Individuals predisposed to healthy-mindedness tend to ignore the evil in the world and focus on the positive and the good. James used examples of Walt Whitman and the "mind-cure" religious movement to illustrate healthy-mindedness in The Varieties of Religious Experience. In contrast, individuals predisposed to having a sick-souled religion are unable to ignore evil and suffering and need a unifying experience, religious or otherwise, to reconcile good and evil. James included quotations from Leo Tolstoy and John Bunyan
Social psychology is the scientific study of how people's thoughts and behaviors are influenced by the actual, imagined or implied presence of others. In this definition, scientific refers to the empirical investigation using the scientific method; the terms thoughts and behavior refer to psychological variables that can be measured in humans. The statement that others' presence may be imagined or implied suggests that humans are malleable to social influences when alone, such as when watching television or following internalized cultural norms. Social psychologists explain human behavior as a result of the interaction of mental states and social situations. Social psychologists examine factors that cause behaviors to unfold in a given way in the presence of others, they study conditions under which certain behavior and feelings occur. Social psychology is concerned with the way these feelings, beliefs and goals are cognitively constructed and how these mental representations, in turn, influence our interactions with others.
Social psychology traditionally bridged the gap between sociology. During the years following World War II there was frequent collaboration between psychologists and sociologists; the two disciplines, have become specialized and isolated from each other in recent years, with sociologists focusing on "macro variables" to a much greater extent than psychologists. Sociological approaches to psychology remain an important counterpart to psychological research in this area. In addition to the split between psychology and sociology, there has been a somewhat less pronounced difference in emphasis between American social psychologists and European social psychologists; as a generalization, American researchers traditionally have focused more on the individual, whereas Europeans have paid more attention to group level phenomena. Although there were some older writings about social psychology, such as those by Islamic philosopher Al-Farabi, the discipline of social psychology, as its modern-day definition, began in the United States at the beginning of the 20th century.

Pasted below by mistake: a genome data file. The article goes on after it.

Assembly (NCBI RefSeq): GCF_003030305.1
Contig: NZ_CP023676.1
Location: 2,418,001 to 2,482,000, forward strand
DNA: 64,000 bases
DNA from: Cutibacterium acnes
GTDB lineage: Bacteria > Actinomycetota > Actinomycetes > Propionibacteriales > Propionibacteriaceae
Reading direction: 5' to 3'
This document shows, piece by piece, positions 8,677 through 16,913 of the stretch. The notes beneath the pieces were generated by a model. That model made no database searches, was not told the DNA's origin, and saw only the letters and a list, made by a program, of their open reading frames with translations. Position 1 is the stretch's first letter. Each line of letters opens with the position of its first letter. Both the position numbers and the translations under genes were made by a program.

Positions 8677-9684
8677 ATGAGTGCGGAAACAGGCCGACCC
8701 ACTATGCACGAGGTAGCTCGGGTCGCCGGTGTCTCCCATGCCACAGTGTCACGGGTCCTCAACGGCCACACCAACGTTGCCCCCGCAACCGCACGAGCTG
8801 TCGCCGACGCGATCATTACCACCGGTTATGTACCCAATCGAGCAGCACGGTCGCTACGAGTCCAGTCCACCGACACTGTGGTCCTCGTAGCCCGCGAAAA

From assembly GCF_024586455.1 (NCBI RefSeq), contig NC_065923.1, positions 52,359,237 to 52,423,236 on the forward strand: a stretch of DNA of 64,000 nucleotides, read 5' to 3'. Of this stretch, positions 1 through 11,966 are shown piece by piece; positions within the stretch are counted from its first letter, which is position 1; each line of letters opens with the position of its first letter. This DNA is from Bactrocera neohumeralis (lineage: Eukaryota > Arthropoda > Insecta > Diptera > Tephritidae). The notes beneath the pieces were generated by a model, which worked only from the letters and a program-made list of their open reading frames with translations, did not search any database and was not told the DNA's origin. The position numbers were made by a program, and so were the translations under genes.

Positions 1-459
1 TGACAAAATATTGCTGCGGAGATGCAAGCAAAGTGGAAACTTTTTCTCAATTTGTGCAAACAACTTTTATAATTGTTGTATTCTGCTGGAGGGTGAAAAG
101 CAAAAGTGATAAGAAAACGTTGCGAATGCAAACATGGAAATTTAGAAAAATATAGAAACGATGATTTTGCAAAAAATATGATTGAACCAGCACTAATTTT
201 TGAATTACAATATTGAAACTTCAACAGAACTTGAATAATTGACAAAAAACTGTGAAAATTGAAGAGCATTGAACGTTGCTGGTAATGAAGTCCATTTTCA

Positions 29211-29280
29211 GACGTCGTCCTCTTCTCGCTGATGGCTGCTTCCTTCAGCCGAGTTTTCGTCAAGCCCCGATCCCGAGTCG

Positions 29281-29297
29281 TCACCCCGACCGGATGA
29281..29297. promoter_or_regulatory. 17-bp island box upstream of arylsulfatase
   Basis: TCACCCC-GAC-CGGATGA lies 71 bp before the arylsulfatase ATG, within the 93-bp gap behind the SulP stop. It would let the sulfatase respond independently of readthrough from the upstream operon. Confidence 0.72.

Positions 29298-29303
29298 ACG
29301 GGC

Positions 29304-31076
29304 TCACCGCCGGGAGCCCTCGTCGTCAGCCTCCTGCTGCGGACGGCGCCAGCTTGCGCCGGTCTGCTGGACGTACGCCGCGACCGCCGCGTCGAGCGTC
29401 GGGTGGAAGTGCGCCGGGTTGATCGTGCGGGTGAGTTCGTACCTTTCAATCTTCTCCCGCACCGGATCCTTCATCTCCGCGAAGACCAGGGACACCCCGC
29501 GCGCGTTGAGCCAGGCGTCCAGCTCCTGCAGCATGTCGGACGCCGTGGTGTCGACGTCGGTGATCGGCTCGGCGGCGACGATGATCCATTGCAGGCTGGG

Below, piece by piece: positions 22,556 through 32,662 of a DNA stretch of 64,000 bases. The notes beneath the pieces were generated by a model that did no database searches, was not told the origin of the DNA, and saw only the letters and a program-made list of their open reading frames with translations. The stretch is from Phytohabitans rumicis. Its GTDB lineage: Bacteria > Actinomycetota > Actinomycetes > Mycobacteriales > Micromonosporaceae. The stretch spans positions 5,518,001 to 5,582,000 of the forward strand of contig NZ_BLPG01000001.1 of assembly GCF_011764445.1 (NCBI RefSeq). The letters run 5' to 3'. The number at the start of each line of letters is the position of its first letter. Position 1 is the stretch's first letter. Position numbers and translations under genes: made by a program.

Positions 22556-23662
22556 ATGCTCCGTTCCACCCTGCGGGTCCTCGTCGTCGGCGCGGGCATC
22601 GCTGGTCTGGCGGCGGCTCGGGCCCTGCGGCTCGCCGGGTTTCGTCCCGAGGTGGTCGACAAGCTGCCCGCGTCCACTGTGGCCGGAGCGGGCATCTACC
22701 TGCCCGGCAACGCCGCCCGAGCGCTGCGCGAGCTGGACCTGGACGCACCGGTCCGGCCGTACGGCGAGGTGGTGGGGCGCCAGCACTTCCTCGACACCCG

By that time, the discipline had developed a significant foundation. Following the 18th century, those in the emerging field of social psychology were concerned with developing concrete explanations for different aspects of human nature, they attempted to discover concrete cause and effect relationships that explained the social interactions in the world around them. In order to do so, they believed that the scientific method, an empirically based scientific measure, could be applied to human behavior; the first published study in this area was an experiment in 1898 by Norman Triplett, on the phenomenon of social facilitation. During the 1930s, many Gestalt psychologists, most notably Kurt Lewin, fled to the United States from Nazi Germany, they were instrumental in developing the field as something separate from the behavioral and psychoanalytic schools that were dominant during that time, social psychology has always maintained the legacy of their interests in perception and cognition. Attitudes and small group phenomena were the most studied topics in this era.
During World War II, social psychologists studied persuasion and propaganda for the U. S. military. After the war, researchers became interested in a variety of social problems, including gender issues and racial prejudice. Most notable and contentious of these were the Stanley Milgram shock experiments on obedience to authority. In the sixties, there was growing interest in new topics, such as cognitive dissonance, bystander intervention, aggression. By the 1970s, social psychology in America had reached a crisis. There was heated debate over the ethics of laboratory experimentation, whether or not attitudes predicted behavior, how much science could be done in a cultural context; this was the time when a radical situationist approach challenged the relevance of self and personality in psychology. Throughout the 1980s and 1990s social psychology reached a more mature level. Two of the areas social psychology matured in were methods. Careful ethical standards now regulate research. Pluralistic and multicultural perspectives have emerged.